As Uber Eyes I.P.O., Its Losses are Slowing. But They’re Still Big.

As Uber Eyes I.P.O., Its Losses are Slowing. But They’re Still Big.


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Uber, although not obligated to disclose its financial results, provided a fairly comprehensive earnings statement on Tuesday that showed its revenues growing and its losses narrowing.

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Seth Wenig/Associated Press

SAN FRANCISCO — After years of losing money, Uber is inching toward profitability.

Uber said it lost $1.1 billion in the last three months of 2017 on revenue of $11.05 billion — results that reflect a steady improvement in the company’s financial position, with revenues growing and losses narrowing. In the preceding quarter, Uber lost $1.46 billion on revenue of $9.7 billion.

Uber disclosed its quarterly results less than a week after it settled a trade secrets lawsuit with Waymo, the self-driving car unit of Google’s parent company, Alphabet. The settlement and Uber’s improving finances indicate that the company is pushing to meet its goal for an initial public offering as soon as next year.

As a private company, Uber is not obligated to disclose its financial results. It provides a fairly comprehensive earnings statement, but it omits some data that would be revealing, like user growth and a breakdown of the performance of its ride-hailing service versus its food-delivery business.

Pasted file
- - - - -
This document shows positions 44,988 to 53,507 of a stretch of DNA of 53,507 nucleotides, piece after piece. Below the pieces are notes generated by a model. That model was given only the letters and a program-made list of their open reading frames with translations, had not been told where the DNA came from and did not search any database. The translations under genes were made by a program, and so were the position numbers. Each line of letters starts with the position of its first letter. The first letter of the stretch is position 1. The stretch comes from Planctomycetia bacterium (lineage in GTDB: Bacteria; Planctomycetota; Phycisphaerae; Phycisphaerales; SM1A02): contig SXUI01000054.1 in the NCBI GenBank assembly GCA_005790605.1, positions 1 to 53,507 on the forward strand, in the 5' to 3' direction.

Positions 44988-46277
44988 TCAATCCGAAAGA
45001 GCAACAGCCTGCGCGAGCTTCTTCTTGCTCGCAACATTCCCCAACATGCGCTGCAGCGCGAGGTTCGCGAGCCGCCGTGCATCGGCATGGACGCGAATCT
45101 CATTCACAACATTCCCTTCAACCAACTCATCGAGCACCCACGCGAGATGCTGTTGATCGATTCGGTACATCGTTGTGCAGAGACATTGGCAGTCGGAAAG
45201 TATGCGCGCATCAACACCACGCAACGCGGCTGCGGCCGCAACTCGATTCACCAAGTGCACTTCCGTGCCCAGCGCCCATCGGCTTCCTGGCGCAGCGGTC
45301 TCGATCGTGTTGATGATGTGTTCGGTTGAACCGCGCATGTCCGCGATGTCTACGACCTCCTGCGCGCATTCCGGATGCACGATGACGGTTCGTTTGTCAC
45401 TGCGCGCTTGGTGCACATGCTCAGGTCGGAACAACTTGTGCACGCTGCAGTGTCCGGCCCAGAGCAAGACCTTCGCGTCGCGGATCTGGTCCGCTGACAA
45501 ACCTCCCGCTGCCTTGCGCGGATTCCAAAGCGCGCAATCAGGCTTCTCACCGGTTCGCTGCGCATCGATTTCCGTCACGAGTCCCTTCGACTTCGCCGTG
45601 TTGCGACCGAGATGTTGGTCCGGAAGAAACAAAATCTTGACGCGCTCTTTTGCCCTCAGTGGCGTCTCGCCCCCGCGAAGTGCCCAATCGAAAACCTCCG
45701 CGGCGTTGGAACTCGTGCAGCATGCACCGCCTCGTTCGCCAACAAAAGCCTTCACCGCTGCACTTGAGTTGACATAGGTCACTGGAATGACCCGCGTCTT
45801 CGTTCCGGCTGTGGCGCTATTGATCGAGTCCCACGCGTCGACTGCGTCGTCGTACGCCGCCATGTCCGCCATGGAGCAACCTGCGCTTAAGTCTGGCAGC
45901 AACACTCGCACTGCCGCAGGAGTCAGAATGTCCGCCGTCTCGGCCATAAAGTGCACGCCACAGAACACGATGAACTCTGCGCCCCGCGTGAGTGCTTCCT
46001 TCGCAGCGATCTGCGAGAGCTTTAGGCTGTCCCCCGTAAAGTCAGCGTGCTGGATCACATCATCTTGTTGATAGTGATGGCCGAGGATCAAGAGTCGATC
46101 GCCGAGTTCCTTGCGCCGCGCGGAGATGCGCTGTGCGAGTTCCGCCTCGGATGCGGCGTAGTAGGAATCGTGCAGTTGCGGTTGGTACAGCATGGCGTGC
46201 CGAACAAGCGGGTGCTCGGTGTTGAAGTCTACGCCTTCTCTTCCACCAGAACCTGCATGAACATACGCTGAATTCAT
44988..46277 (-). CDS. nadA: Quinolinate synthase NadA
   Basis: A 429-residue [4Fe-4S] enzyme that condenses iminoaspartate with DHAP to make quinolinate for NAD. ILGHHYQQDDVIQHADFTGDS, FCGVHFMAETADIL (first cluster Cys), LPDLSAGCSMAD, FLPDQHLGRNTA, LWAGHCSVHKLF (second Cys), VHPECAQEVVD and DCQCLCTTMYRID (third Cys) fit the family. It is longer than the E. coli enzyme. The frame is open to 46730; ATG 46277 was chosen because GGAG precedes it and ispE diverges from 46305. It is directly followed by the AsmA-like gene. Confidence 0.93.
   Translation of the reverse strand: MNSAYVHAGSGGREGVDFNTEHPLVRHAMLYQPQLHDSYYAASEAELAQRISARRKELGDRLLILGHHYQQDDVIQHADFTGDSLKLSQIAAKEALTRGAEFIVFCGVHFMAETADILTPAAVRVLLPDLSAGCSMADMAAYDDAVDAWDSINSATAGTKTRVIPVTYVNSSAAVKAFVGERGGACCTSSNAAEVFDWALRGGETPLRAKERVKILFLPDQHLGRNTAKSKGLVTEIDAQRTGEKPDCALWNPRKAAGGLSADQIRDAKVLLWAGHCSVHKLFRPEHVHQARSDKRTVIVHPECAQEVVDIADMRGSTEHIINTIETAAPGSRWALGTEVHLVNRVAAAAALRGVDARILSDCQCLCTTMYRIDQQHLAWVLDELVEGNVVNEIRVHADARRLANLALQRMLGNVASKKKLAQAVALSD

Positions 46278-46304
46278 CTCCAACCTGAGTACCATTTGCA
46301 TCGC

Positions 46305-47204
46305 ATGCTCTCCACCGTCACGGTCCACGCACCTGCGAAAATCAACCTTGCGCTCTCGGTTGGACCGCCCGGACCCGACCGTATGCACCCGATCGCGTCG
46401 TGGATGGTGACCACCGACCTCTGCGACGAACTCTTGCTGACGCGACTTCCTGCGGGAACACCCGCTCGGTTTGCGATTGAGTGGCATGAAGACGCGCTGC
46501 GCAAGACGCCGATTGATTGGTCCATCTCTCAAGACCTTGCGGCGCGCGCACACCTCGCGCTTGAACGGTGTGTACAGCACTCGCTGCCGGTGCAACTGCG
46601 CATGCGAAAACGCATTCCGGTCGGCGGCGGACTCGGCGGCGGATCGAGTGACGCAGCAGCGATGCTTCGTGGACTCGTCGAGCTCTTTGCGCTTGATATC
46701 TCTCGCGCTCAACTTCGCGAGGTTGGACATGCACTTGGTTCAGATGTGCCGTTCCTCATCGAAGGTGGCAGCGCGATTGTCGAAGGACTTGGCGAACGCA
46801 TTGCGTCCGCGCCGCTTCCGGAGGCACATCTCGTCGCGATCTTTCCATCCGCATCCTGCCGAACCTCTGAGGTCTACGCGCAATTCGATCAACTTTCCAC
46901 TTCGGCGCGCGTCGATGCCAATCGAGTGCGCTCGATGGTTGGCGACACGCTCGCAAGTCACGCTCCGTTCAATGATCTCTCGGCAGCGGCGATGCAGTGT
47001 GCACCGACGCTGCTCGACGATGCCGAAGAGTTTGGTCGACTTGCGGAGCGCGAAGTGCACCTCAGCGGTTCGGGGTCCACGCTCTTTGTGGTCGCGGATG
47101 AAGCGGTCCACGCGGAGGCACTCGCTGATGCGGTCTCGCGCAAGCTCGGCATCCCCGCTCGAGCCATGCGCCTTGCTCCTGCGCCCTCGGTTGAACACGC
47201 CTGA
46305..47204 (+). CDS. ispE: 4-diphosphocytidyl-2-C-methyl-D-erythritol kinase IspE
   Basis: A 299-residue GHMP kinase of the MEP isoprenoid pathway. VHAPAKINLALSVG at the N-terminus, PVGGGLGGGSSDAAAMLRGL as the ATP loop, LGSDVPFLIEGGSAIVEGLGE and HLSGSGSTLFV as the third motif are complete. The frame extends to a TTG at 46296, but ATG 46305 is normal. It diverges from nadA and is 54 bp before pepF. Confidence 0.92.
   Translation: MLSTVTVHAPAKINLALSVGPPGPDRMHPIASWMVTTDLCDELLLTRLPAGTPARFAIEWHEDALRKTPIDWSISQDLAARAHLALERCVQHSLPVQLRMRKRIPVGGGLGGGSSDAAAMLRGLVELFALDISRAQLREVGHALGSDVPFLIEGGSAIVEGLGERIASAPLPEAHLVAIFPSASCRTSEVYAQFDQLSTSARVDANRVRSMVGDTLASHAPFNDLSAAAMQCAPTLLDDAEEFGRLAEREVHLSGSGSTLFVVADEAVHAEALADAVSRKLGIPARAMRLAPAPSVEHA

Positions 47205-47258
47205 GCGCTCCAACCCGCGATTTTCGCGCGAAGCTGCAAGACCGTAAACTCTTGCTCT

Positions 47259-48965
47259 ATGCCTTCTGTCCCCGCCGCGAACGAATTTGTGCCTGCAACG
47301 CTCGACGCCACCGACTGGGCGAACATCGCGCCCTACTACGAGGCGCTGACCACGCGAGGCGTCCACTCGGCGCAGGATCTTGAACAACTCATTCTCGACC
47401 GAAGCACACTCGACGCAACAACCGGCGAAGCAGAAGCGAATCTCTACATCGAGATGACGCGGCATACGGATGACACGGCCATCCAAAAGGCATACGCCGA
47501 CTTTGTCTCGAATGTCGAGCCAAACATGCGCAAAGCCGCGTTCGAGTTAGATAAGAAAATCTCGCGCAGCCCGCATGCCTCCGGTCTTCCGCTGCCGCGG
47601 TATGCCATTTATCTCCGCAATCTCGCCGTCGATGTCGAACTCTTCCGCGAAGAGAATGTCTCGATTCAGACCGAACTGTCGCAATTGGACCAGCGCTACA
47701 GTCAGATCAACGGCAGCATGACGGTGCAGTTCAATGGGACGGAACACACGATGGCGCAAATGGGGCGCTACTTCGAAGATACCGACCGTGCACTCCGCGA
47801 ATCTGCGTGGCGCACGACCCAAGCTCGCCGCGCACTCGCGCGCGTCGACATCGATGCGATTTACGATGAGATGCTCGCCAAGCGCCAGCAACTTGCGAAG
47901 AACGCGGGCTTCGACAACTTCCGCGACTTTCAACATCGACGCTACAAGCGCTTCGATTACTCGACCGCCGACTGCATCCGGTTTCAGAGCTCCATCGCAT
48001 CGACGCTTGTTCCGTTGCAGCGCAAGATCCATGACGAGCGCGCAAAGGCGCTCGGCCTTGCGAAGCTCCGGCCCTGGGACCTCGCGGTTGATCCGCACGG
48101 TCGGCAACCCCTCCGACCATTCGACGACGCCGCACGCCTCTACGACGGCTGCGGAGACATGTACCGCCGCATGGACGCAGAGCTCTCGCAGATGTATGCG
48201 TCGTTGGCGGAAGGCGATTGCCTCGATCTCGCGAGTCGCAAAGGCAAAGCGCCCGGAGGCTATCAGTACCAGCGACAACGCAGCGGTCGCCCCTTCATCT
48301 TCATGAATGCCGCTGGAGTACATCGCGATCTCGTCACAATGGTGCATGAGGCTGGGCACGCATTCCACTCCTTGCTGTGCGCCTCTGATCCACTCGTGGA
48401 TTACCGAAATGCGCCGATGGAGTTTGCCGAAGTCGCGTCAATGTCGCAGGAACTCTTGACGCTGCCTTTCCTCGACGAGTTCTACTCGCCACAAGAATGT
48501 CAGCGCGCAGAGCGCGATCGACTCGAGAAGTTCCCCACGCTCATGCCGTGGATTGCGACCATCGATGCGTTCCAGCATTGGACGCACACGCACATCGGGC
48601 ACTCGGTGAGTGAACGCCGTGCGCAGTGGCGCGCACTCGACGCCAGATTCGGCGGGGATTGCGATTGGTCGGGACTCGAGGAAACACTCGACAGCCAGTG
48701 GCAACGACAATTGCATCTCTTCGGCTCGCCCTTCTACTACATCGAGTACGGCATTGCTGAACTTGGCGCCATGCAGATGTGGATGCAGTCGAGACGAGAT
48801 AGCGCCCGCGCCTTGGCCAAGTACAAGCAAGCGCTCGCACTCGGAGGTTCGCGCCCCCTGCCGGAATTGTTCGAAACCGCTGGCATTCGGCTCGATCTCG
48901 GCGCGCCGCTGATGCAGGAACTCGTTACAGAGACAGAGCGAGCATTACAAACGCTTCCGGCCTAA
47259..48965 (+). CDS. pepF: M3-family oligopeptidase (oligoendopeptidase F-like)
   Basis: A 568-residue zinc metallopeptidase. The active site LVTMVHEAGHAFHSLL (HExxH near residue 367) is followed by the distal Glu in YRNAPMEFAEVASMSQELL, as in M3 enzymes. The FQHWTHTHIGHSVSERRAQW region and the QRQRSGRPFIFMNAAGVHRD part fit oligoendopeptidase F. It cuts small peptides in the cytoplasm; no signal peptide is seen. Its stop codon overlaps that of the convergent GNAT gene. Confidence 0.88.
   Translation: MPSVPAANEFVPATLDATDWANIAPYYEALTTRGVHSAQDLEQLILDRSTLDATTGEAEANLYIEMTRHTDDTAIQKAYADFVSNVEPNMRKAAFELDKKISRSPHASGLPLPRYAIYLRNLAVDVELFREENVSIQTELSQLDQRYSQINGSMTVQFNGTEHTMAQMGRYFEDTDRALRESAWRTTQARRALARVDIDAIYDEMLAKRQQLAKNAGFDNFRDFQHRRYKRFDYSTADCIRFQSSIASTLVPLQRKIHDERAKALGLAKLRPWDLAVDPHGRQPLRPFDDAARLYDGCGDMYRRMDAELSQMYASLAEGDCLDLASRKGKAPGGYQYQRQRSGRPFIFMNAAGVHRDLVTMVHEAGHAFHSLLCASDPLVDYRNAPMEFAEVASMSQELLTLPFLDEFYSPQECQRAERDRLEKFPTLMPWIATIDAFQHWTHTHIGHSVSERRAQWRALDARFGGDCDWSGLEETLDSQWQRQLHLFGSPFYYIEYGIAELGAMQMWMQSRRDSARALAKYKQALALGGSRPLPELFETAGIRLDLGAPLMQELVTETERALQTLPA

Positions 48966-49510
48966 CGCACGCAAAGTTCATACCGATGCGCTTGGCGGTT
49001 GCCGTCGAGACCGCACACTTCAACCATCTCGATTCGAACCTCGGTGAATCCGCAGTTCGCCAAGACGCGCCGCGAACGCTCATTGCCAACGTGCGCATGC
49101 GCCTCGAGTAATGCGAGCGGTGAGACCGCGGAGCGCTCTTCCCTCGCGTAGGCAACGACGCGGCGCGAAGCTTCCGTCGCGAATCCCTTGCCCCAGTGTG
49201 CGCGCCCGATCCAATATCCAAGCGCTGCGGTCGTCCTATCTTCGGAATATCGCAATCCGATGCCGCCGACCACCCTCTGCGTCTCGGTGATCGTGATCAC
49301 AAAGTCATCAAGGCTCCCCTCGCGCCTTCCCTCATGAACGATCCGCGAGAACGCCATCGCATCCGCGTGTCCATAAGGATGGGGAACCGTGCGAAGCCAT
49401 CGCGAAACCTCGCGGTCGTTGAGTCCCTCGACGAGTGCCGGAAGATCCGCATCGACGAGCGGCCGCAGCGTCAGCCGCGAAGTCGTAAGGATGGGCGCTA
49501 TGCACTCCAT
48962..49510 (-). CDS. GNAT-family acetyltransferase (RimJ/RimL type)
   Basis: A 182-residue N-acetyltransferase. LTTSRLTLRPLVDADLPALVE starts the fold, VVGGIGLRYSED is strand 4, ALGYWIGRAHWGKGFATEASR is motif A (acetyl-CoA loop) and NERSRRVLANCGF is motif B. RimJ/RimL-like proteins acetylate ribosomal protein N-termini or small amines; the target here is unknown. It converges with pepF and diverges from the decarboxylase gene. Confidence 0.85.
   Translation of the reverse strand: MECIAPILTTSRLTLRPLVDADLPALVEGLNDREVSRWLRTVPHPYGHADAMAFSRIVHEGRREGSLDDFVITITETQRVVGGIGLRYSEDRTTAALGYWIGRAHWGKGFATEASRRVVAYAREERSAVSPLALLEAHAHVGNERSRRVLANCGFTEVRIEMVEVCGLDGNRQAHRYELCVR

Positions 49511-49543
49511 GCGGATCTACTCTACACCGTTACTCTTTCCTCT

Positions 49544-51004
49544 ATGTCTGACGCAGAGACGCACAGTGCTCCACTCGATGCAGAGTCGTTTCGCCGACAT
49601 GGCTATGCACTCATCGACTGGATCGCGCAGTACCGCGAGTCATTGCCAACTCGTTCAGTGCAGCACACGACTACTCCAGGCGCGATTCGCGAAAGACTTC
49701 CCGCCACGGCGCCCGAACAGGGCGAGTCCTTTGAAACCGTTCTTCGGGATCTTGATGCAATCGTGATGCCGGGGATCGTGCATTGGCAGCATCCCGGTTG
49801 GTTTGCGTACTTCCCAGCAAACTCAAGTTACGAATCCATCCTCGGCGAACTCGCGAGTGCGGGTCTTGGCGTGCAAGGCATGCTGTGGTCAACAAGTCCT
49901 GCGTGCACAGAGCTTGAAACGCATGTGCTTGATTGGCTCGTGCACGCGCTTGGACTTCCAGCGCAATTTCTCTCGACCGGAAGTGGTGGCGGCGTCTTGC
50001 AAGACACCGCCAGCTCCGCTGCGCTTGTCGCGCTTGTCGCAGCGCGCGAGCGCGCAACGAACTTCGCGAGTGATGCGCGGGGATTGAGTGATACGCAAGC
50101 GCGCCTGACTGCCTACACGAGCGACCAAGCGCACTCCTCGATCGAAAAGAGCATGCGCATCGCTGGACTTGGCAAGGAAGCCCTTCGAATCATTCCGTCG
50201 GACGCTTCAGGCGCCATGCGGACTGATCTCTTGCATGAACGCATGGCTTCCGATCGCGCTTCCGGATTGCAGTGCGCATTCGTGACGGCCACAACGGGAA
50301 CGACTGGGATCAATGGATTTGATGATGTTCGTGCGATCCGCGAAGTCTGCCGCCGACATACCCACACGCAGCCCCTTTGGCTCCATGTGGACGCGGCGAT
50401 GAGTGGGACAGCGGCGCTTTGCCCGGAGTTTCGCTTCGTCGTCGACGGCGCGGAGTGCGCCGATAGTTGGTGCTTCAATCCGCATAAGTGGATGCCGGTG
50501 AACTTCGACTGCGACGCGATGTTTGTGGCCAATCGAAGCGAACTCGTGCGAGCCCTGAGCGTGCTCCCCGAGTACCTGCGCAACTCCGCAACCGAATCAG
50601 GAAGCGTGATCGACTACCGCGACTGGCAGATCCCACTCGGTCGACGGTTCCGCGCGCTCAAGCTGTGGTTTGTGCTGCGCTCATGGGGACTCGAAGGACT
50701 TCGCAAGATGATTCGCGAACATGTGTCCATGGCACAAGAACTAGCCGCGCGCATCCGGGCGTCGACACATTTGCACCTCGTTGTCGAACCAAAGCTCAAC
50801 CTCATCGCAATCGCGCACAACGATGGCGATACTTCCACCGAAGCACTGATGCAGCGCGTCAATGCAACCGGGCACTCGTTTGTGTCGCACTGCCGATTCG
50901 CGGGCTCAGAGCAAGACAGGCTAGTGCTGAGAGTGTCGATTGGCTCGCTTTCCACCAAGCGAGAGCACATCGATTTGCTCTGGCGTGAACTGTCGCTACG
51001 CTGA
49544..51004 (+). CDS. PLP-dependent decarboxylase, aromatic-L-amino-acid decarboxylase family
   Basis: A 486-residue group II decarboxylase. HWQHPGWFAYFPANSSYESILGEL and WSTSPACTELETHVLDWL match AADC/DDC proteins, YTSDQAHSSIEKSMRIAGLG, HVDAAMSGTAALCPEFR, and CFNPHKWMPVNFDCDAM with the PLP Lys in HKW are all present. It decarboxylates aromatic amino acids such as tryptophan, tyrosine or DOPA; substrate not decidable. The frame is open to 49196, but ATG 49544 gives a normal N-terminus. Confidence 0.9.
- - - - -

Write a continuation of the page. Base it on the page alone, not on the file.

Based on a financial earnings criteria excluding expenses like stock-based compensation — a significant portion of how Uber rewards its employees — the company said it lost $475 million in the fourth quarter compared with a loss of $607 million in the prior three-months period.

“We’re incredibly encouraged by our financial performance and excited by our long-term potential to serve riders, drivers, and cities,” said Matt Kallman, an Uber spokesman.

During the fourth quarter, Uber’s biggest shareholders agreed to sell a significant stake in the company to a consortium led by SoftBank Group. The new investors valued the company at $48 billion, a discount on its lofty valuation of $70 billion that came before a series of scandals led to the ouster of Travis Kalanick, its former chief executive and co-founder.



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